2. This person doesn’t know how to play the game.
Everyone has demons they can complain about. However, good candidates know what information to put forth and what to withhold in order to make a good first impression. With that in mind, someone who spends a lot of time talking about their negative experiences is illustrating that they don’t understand best practices in professional correspondences.
And when employers see that a candidate doesn’t know how to play the game during the early stages, they’ll likely worry how his/her behavior will evolve once he/she gets more comfortable.
Solution: Even if you had a manager who was an absolute tyrant, focus on YOUR abilities. Employers want to know what value you can bring to the table, so focusing on why your last job sucked instead of what you hope to accomplish in a new position is a disservice to yourself.
With that in mind, stay positively-oriented and focus on your skill set, eagerness to learn/grow, leadership and experience.
But, even though now you know the importance of having tact while speaking with hiring authorities, another valid question is what to do when a hiring manager directly asks why you’re looking for a new position. And if the reason is indeed because you and your manager hated one another then it is wise to …
Keep your explanation brief.
Don’t dwell on the details; there’s no need to open Pandora’s Box (this is especially true if you were fired from your previous job). Rather, when an employer asks you about your RFL (reason for leaving), be honest, but keep it vague.
For example, instead of saying that you need a new job because your manager was a clown, try something along the lines of ‘management and I didn’t see eye to eye, so we decided to part different ways.’ Act as if the specifics have no bearing on your candidacy for the job in question and behave as such by passing over the topic quickly and calmly.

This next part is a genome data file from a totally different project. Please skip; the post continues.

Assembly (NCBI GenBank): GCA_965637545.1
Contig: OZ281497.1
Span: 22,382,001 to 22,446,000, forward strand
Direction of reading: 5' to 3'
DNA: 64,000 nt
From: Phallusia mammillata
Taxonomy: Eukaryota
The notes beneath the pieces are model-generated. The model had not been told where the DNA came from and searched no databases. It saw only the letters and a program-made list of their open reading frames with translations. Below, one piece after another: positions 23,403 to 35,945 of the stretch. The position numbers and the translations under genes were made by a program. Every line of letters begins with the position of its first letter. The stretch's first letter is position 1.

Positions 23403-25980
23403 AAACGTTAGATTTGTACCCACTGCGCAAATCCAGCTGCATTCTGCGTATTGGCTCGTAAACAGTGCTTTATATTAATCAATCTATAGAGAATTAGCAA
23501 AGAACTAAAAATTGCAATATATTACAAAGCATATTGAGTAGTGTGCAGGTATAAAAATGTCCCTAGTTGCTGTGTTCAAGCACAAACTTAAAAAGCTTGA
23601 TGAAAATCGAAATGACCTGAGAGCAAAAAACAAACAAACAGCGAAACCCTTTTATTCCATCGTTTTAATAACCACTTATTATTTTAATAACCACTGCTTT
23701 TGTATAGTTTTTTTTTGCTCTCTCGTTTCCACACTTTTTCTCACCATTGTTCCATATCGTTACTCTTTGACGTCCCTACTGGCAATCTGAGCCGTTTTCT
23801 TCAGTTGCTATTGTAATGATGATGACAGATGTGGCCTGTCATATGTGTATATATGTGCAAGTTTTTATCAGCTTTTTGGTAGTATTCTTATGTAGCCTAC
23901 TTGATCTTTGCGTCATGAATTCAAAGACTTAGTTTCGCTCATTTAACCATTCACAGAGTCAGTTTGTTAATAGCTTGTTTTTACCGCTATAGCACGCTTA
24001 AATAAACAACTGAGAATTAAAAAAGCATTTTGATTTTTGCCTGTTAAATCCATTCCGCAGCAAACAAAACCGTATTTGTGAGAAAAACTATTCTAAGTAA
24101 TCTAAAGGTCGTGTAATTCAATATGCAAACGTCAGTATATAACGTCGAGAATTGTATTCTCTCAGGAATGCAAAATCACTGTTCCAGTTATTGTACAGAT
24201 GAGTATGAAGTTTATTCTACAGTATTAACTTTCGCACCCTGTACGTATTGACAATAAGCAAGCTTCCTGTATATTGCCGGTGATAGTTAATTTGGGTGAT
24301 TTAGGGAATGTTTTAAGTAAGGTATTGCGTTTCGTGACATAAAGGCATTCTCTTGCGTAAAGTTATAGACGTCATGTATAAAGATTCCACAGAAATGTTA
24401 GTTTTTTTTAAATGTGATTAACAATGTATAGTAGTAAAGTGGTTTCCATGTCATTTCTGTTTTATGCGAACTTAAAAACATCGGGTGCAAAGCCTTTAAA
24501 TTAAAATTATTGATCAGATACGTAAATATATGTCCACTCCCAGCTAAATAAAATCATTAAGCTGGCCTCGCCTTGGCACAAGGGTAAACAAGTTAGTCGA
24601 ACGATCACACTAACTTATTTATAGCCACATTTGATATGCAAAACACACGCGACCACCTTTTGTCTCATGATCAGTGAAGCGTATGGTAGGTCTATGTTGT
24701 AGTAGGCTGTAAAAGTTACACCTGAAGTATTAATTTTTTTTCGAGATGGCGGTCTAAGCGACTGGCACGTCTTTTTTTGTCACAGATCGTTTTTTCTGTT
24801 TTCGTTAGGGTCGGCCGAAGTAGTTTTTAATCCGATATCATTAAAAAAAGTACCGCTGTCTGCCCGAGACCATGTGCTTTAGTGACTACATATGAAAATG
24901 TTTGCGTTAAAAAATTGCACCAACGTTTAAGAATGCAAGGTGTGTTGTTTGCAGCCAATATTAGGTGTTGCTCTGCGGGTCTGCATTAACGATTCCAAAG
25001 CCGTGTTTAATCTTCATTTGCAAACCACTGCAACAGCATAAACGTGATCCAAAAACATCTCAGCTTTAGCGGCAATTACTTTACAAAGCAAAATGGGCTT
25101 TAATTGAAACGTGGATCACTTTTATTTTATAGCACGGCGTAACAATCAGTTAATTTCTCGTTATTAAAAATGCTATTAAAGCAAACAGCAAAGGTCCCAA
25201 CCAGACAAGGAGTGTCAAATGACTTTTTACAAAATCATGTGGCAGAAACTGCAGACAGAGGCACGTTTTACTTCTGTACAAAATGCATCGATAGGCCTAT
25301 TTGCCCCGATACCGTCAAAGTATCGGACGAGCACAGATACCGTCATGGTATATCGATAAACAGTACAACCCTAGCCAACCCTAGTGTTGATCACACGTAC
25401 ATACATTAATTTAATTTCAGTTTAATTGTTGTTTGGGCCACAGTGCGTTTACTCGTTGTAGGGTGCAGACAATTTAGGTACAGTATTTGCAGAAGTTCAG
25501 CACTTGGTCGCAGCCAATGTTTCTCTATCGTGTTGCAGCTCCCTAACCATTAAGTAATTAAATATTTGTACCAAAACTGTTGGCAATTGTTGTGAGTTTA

Note: Should you come across a nosey Nancy who keeps prodding you for more information about bad experiences in your professional history, take note. That kind of behavior speaks volumes about the culture of the company and might be a red flag that you don’t want to work there.
Take home points:
Remember that he who sets the agenda wins. With that in mind, it is wise to prepare for an upcoming interview by setting an agenda for the direction you want the interview to go. That direction should not lead you down a rabbit hole of animosity towards others.
If you decide to talk smack about your boss to a possible future employer, they may see this as a weakness. It also insinuates that you are reactive and see yourself as a victim, and few people want to work with someone who reeks of self-pity and negativity. So, make sure you have mentally moved on from negative past experience, stay positive and opportunity-oriented throughout the interview and always look forwards instead of backward.